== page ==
Do we know what it is like for government to want to control the very functioning of our bodies and control of our own medical conditions? Yes, my sisters, and they’ll monitor our piss to verify it.
We suffer this treatment because of who we are as a people -- pot smokers. Many of the penalties and discriminatory actions we suffer are based on metabolites that only prove we smoke pot, not that we have recently smoked pot. But most of all, we are condemned to second-class citizenship because of an unjust law.
Prohibition of marijuana, while alcohol and tobacco remain legal, is an unjust law. A majority has created a law making mind-altering substance use illegal, then compels the minority who enjoy pot to obey it, but does not make the law binding on the majority that enjoy alcohol.
Detractors will quibble with semantics. The law is only prohibiting certain substances. It’s not discriminatory because all people, even pot smokers, can drink beer and smoke cigarettes. This is like arguing that banning gay marriage isn’t discriminatory, because gay men are as free to marry women as straight men are.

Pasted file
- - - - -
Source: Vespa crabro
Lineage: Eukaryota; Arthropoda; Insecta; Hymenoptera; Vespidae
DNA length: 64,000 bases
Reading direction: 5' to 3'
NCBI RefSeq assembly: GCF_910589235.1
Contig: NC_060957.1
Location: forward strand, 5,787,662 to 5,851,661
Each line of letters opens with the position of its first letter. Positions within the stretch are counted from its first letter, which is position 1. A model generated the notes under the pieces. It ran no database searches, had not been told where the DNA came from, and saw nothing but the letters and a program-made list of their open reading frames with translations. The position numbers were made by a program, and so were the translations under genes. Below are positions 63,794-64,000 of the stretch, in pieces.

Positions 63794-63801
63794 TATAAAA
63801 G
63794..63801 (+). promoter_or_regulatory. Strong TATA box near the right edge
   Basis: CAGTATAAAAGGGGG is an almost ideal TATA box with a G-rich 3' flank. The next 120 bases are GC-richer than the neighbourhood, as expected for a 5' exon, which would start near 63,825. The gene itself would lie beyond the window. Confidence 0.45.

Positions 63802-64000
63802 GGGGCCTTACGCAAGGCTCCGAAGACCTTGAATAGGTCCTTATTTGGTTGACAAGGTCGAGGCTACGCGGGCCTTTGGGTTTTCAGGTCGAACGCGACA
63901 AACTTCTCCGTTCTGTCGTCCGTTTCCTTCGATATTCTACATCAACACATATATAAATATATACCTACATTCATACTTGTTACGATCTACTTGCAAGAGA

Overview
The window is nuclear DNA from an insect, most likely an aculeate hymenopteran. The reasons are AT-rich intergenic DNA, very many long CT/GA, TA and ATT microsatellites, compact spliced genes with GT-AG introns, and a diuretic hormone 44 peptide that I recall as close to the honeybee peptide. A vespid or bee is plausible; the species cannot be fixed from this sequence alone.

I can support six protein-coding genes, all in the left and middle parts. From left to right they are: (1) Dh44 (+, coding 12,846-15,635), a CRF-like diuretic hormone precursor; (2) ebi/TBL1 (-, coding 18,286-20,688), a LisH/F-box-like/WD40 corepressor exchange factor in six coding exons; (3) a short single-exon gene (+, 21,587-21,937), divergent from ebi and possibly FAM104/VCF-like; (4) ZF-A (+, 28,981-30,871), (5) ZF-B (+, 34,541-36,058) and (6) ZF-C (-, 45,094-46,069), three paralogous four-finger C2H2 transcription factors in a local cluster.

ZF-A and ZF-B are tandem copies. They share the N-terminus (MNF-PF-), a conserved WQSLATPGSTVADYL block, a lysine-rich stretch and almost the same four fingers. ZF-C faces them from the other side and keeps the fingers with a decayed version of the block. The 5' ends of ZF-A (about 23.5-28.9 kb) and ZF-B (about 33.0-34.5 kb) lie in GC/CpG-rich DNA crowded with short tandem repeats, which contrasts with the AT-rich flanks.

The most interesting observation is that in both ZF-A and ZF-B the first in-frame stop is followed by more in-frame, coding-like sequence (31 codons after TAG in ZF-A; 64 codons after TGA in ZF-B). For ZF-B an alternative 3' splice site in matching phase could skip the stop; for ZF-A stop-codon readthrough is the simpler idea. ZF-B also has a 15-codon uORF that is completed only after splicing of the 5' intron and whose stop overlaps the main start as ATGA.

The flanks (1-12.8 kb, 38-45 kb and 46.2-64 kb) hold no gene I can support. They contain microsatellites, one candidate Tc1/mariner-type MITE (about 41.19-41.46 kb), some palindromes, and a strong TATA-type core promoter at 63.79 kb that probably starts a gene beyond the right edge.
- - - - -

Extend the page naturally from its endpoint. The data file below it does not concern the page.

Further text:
Or they will obfuscate. What, do we propose legalizing all drugs, even cocaine, meth, and heroin, are those civil rights? Well, yes, they are, but they are also drugs which can lead to harms greater than alcohol and tobacco. We have rights to free speech and bearing arms, too, but we can’t yell fire in a crowded theater and own Stinger missiles, because of the potential for imminent harm to others’ rights. Keeping marijuana prohibited while alcohol and tobacco are legal is like protecting kids by banning golf but keeping football and martial arts in schools.
Now two states -- Washington and Colorado -- have wrested some degree of freedom from our country’s oppression of marijuana users. The noise that rang out from those two states Election Night was the jubilation of a people freed to pursue equality, not just libertines celebrating a right to get high (after all, we have been getting high, regardless of law, for decades now.) We cannot sit idly by in Seattle and Denver and not be concerned about what happens in Birmingham and cities in 48 other states. We do have a dream, that one day, we will be judged not by the metabolites in our pee, but the content of our character.
So given what I have read from Dr. King, given his pursuit of equality and justice, and given the recent support of the NAACP, I feel confident proclaiming that Dr. Martin Luther King Jr. would be on the side of ending this futile and cruel prohibition of marijuana.
"Radical" Russ Belville is the host of "The Russ Belville Show."